2016 Volume 53 Issue 4 Pages 249-256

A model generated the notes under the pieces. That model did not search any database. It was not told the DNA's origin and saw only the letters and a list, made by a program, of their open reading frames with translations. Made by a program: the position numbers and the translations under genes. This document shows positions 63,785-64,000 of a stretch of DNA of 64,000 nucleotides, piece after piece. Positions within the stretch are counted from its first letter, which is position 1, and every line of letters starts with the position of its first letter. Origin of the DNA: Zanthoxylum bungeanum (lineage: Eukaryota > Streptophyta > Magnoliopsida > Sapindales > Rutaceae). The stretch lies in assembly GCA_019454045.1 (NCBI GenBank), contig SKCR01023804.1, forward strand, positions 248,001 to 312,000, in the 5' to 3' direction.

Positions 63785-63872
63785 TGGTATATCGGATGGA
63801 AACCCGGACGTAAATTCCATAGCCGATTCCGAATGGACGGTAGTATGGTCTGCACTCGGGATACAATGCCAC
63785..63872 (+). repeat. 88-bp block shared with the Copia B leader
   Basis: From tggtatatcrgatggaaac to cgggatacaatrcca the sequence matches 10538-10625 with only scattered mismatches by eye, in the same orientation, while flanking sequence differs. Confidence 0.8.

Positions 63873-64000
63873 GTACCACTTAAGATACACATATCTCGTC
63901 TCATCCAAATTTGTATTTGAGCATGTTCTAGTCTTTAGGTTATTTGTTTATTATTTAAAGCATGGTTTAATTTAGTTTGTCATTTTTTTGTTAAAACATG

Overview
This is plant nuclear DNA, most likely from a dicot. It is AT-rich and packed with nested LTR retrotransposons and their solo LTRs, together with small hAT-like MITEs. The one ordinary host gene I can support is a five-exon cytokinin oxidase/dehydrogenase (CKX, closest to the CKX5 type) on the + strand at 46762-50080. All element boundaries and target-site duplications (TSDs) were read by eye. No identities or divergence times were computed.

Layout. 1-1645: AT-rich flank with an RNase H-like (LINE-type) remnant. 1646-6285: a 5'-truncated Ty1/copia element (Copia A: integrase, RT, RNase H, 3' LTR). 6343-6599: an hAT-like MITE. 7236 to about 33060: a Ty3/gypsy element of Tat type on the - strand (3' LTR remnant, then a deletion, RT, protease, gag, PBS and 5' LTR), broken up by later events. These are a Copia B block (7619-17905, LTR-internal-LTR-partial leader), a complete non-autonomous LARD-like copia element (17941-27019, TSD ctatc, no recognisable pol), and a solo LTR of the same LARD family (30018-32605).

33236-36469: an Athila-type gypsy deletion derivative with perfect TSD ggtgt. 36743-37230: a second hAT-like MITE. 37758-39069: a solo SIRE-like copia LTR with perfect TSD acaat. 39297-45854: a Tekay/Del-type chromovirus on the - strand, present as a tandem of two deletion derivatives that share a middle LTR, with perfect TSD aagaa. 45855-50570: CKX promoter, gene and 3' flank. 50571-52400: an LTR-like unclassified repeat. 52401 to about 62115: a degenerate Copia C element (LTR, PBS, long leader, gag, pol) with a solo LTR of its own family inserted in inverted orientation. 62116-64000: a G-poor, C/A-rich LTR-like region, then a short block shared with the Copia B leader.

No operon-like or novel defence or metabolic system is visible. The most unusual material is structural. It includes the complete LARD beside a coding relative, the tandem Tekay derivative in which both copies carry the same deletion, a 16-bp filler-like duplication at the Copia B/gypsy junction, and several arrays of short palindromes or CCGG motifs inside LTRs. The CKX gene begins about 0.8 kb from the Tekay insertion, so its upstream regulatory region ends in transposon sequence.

Several conventional traits, including eggshell thickness, are commonly being improved genetically as a means to increase eggshell strength. At the same time, researchers have come to recognize that factors related to egg geometry, such as egg shape, are important determinants of the variability remaining in eggshell strength, after conventional traits have been considered. Therefore, given that the value of the egg shape index -the egg’s width to length ratio- depends highly on the hen strain, it is necessary to examine the relationship between eggshell strength and shape index more closely in a variety of breeds. From this perspective, by using REML methodology under a five-trait animal model, we analyzed a two-way selection experiment for non-destructive eggshell deformation in 31 generations of White Leghorns, to evaluate the effect of selection for eggshell strength on egg shape. In the strong line, which refers to the line that was selected for decreased non-destructive deformation value, the genetic correlation between eggshell breaking strength and shape index was 0.285±0.055, whereas that between non-destructive deformation and shape index was -0.021±0.063. In the weak line, these values were 0.244±0.055 and -0.093±0.060, respectively. The heritability estimates were 0.381±0.033 for non-destructive deformation, 0.349±0.029 for eggshell breaking strength, and 0.544±0.027 for shape index in the strong line, and 0.408±0.031, 0.468±0.032, and 0.484±0.028, respectively, in the weak line. The genetic correlation between eggshell breaking strength and shape index suggests that rounder eggs are somewhat more resistant to breakage than more elongated eggs. The moderately high heritability estimates for shape index indicate the potential to improve egg shape through genetic gain.